PHOTO: Get a good look at Alex Labbe’s No. 36 car. You won’t be seeing much of it for a while. (Justin St. Louis/VMM photo)
-by Justin St. Louis
For the life of me, I can’t figure out what Alex Labbe was thinking. Last Sunday, there sat an opportunity for the rising 18 year-old star to win a 200-lap race against the toughest field of competitors in Quebec all season long, and he blew it.
Labbe crossed the finish line first and passed the technical inspection that the American-Canadian Tour required for the event. But when two competitors — Patrick Laperle and Patrick Hamel — filed an official protest, ACT requested to impound Labbe’s engine.
Here’s what I see wrong with this: First of all, everyone knows better than to screw around with Tom Curley’s rules. ACT’s tolerance for rules violations — especially those regarding the “spec” engines, tires, and shock absorbers that the series mandates — is less than zero.
Second, Curley offered the Labbe team three chances — which is two too many — to comply with the protest. That shows a lack of respect for the rules, the series, the competitors, the sponsors, and the fans. If you want to win races, you’d better be willing to at least appear that you’re doing it legally. To refuse an inspection is admitting guilt before the questions are even asked.
Third, and this point came from our Canadian media buddy Marc Patrick Roy in a conversation we had while the dead body in the Labbe controversy was still warm, even if the engine was illegal, at least have it inspected. There’s always a chance — maybe not a great chance, but a chance nonetheless — that you won’t get caught.
Am I condoning cheating? Of course not, but I’ll give you this first-hand example: When I was 16 and racing Street Stocks, I finished in the top three and was sent to inspection. I had purchased a car with illegal rear springs, but I didn’t have any spares or the money to replace them, so that’s what I used. When the inspectors asked for those springs, I started shaking, knowing that I was going to get disqualified. But I turned them over, and for some reason I passed. In fact, I moved up from third place to second when another driver in front of me was disqualified. I don’t know why it happened that way, but it did. Human error accounts for a lot of things, and who knows whether or not Labbe’s engine would have been caught.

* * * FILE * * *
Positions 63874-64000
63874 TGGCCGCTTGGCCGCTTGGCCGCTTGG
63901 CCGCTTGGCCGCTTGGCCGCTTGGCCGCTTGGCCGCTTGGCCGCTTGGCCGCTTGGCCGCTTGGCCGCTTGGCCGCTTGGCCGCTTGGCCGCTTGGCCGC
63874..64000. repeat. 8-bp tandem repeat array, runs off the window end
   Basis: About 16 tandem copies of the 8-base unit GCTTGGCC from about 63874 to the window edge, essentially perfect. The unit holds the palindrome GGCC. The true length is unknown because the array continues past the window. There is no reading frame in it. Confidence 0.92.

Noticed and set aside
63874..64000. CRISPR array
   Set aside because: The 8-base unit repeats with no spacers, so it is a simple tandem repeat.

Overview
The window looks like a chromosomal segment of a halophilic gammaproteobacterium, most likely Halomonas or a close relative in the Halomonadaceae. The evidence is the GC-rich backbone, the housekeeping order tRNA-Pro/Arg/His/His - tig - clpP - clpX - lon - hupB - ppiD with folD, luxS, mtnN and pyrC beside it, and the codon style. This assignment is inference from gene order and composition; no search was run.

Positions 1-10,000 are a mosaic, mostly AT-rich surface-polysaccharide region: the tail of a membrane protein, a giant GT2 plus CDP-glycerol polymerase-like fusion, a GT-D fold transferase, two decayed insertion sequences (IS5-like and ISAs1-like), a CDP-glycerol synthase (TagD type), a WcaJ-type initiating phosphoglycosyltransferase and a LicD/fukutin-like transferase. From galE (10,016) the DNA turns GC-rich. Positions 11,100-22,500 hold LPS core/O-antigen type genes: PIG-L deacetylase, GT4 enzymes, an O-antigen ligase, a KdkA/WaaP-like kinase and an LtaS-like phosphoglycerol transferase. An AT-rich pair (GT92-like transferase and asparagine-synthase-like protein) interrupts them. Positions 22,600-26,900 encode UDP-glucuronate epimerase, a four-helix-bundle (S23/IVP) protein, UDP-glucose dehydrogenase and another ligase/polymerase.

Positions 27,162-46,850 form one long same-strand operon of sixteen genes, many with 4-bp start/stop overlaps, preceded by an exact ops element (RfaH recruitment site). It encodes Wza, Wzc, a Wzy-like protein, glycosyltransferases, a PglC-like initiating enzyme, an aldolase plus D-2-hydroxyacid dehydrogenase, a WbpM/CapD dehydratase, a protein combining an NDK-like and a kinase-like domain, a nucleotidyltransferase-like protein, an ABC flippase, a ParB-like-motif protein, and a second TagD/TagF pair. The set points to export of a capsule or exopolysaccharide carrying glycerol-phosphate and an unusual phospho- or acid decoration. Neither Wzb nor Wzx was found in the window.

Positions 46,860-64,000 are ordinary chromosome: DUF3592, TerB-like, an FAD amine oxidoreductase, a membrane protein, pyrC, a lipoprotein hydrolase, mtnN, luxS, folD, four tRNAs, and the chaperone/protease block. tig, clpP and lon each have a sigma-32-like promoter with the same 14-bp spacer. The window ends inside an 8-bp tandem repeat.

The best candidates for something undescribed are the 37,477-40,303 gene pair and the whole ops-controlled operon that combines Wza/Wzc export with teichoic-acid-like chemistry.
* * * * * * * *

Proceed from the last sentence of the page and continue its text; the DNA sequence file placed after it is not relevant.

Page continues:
In reality, nobody really knows for sure except the Labbe team and the last person to turn a wrench inside that engine whether or not the motor was legal. But out-and-out refusing to have your car inspected — on a major touring series and in a prominent race — is either unnecessary and inappropriate pride, or admittance of guilt. Either way, it’s a stupid way to lose a win and interrupt what appears to be an outstanding future.
For the record, I like Alex Labbe. He’s a nice kid with a fun sense of humor, and he’s got more natural driving ability in his pinky finger than half of the drivers in this region have in their whole bodies, combined.
I’ve seen Labbe do some incredible things in his cars, and I have really enjoyed watching the first couple of seasons of his big-league career. If I had a chance to send one of the kids racing ACT down south for an opportunity in NASCAR, he’d be on the short list of candidates with guys like Sweet, Theriault, and Polewarczyk.